AWS Networking Fundamentals for Beginners

AWS Networking Fundamentals for Beginners

Welcome to today's blog post where we're focusing on AWS Networking fundamentals. If you're new to AWS or just want to better understand AWS Networking, you've come to the right place.

We'll start by talking about Regions and Availability Zones (AZ). These are the building blocks of AWS infrastructure. Next, we'll cover how to set up your own Virtual Private Cloud (VPC). This will be your private space in the AWS cloud where you can launch resources. From there, we'll discuss subnets, breaking down the difference between public and private ones. Knowing this will help you better plan your network architecture.

To wrap it all up, we'll go through the steps of creating an EC2 instance (Linux server). Not only that, but we'll also walk you through accessing this instance over the Internet. This will give you a full-circle understanding of AWS networking basics.


If you're brand new to AWS, don't worry. This blog post focuses on AWS basic networking, so having some general networking knowledge is a plus but not a requirement. I'll explain things in clear detail to make sure everyone can follow along.

For those of you who are Network Engineers or familiar with another cloud provider, you should find this guide pretty straightforward. The principles we cover here will likely overlap with what you already know, making it easier for you to follow along.

AWS Regions

Think of AWS Regions as separate geographical locations where AWS stores its data and runs its services. Each Region is like a separate instance of the AWS cloud, operating independently from the others. This is important for a couple of reasons.

  1. Data Residency - Some businesses need to store their data in specific geographic locations due to legal or compliance reasons. Choosing a region close to you can also improve the speed and performance of your services.
  2. Availability - AWS offers multiple Regions around the world. This is great for making your services available to a global audience. But it also means that if one Region faces issues, your data and services in other Regions remain unaffected.

As you can see above, you will first need to choose the region in which you want to create the resources. Imagine you're based in London and you're building a web application for users in the UK. You'd probably want to pick the AWS Region closest to you and the users, which in this case is the London Region (eu-west-2). So, when you're setting up your AWS resources, the first thing you usually do is pick a Region that makes the most sense for your needs.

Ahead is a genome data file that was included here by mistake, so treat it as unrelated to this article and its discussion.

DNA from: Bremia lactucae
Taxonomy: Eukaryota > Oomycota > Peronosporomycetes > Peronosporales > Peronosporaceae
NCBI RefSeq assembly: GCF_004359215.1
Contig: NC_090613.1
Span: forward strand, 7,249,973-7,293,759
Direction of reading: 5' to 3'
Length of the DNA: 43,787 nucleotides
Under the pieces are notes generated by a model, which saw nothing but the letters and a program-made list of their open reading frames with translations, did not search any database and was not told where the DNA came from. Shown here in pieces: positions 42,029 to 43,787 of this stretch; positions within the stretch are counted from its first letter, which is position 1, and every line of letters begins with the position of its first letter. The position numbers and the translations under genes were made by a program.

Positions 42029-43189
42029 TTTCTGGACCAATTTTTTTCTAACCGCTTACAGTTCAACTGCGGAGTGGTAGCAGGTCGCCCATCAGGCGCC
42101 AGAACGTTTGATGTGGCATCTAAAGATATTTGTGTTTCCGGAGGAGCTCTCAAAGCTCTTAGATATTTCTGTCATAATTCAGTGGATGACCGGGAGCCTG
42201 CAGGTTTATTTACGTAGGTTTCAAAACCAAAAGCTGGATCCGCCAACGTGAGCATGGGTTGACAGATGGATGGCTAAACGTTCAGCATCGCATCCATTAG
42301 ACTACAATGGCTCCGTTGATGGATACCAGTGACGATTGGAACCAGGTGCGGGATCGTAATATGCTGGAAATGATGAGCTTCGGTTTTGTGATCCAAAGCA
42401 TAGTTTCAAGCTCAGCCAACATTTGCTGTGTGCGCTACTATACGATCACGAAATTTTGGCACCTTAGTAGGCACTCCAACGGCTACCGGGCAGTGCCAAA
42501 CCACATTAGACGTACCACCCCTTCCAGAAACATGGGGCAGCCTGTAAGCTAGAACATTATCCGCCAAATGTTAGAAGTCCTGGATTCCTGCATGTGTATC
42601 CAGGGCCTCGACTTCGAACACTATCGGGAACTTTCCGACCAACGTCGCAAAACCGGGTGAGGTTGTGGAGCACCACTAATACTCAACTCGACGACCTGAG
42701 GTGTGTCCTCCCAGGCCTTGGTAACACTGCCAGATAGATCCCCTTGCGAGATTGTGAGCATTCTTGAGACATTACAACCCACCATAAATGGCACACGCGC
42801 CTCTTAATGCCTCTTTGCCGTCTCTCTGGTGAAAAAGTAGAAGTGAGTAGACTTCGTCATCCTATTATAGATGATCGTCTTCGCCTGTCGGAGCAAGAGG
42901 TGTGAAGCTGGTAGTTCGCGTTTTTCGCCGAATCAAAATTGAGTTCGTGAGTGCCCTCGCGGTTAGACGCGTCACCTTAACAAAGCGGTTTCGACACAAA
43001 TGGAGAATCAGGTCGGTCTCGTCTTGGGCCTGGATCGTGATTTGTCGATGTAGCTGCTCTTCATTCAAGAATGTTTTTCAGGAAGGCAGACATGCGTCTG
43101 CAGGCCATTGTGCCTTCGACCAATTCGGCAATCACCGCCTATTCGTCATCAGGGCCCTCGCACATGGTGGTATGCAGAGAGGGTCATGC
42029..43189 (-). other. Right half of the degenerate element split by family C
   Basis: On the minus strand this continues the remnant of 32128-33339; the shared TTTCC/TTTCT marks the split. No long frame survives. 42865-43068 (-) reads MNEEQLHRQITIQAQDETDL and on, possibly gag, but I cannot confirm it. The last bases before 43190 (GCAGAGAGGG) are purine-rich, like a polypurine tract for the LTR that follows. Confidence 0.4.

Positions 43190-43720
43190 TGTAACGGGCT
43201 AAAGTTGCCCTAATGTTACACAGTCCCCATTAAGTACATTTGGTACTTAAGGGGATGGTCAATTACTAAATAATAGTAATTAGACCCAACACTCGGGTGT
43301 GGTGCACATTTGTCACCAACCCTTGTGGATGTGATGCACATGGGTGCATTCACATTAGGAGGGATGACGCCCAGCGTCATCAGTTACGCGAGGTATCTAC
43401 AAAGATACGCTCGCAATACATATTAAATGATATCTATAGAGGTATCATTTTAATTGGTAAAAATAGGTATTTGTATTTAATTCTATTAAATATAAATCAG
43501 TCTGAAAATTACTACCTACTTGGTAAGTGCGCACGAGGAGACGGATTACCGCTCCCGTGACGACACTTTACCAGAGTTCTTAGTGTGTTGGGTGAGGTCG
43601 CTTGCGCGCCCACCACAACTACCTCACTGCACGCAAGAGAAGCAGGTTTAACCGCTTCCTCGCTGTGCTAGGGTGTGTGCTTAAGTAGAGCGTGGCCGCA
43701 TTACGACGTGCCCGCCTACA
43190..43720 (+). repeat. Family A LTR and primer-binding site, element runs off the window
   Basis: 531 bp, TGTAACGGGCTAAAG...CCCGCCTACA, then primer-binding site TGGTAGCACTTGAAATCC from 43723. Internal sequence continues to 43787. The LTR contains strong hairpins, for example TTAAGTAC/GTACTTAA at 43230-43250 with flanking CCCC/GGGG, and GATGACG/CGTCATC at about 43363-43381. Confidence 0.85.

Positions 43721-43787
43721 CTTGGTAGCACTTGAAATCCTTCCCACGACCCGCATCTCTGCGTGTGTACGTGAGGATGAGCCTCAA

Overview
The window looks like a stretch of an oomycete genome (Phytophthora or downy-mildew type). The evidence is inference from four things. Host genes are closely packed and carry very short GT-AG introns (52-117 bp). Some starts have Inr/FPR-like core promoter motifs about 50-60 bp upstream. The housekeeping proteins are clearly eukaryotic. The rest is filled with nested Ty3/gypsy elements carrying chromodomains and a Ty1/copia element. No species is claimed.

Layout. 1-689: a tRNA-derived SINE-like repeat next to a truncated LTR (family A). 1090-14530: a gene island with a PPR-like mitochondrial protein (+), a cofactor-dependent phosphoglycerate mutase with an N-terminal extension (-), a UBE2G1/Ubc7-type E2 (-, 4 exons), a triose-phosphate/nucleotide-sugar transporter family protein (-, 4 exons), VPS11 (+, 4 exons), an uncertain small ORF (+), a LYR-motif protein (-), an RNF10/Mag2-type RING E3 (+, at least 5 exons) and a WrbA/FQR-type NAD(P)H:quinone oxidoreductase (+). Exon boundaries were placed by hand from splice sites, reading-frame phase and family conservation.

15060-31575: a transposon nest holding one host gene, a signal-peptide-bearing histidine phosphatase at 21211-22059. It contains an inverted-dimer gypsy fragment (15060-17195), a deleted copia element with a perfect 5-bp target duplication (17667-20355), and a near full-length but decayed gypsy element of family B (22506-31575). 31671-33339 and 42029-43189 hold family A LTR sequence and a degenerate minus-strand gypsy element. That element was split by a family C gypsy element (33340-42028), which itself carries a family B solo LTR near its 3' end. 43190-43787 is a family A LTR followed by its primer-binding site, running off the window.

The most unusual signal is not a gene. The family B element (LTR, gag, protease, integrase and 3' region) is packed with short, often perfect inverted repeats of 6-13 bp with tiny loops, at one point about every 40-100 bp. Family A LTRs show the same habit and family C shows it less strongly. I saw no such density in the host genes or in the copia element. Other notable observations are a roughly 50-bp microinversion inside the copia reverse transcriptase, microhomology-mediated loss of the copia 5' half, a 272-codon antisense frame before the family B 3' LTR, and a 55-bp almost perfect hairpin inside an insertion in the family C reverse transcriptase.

Availability Zones (AZs)

After you've picked a Region, the next step is to understand Availability Zones, often abbreviated as AZs. Think of an Availability Zone as a data centre(s) within a Region. Each Region has multiple AZs to provide a safety net against failures and are interconnected with fast and resilient fibre-optic connections.

Here's why this matters:

  1. Fault Tolerance - If one AZ faces issues like a power outage, your services can continue to run in another AZ within the same Region.
  2. Load Balancing - You can distribute your resources across different AZs. This helps balance the load and offers a better experience for your users.

Let's use some practical examples.

  • If you've chosen the London Region, you'll find that it has multiple AZs (like eu-west-2a, eu-west-2b, etc.). You can choose to store your data in one or spread it across several for added security and performance.
  • Similarly, if you picked the North Virginia (us-east-1) Region, you could take advantage of its multiple AZs (us-east-1a, us-east-1b, us-east-1c, etc.) to cater to your audience in the US effectively.

By utilizing multiple AZs within your chosen Region, you set yourself up for better reliability and performance.

Virtual Private Cloud (VPC)

Once you've got a grasp on Regions and Availability Zones, the next step is setting up your Virtual Private Cloud, or VPC for short. A VPC is like your own private slice of the AWS cloud, a secure and isolated space where you can launch your AWS resources.